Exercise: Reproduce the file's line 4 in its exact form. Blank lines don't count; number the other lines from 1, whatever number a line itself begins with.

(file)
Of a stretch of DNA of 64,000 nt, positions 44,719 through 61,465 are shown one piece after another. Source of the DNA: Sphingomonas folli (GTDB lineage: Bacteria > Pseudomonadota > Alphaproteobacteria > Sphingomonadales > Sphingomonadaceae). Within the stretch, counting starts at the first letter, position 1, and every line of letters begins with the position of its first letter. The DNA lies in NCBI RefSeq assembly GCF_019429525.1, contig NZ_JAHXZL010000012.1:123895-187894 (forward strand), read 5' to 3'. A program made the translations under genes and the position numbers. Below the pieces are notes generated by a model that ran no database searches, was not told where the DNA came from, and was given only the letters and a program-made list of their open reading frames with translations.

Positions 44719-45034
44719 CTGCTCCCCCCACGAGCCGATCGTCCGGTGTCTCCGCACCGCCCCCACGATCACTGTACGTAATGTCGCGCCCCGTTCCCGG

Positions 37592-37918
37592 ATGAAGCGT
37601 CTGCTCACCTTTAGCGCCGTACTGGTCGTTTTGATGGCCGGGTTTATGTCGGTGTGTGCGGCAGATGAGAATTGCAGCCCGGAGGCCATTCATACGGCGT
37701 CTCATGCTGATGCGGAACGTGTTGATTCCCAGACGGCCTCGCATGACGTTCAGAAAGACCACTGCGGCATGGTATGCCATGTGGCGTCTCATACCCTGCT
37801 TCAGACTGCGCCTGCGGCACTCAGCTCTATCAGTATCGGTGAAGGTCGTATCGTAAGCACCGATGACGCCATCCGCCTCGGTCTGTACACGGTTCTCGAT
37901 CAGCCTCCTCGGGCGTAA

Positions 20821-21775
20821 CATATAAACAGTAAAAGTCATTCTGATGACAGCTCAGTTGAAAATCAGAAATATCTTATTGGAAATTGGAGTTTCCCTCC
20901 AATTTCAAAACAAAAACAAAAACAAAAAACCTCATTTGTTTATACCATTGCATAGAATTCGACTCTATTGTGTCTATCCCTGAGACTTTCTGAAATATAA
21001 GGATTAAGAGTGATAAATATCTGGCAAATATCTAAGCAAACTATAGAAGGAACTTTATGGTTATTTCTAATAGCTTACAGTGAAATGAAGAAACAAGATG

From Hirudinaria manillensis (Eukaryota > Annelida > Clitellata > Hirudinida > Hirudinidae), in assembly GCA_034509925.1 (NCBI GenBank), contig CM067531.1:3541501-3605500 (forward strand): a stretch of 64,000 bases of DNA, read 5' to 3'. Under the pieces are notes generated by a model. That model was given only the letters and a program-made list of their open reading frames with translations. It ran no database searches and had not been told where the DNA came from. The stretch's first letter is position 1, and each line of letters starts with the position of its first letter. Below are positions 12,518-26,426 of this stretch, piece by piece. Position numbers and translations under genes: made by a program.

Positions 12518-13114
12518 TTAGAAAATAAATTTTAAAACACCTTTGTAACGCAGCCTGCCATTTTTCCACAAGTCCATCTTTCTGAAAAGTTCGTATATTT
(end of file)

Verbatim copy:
Positions 37592-37918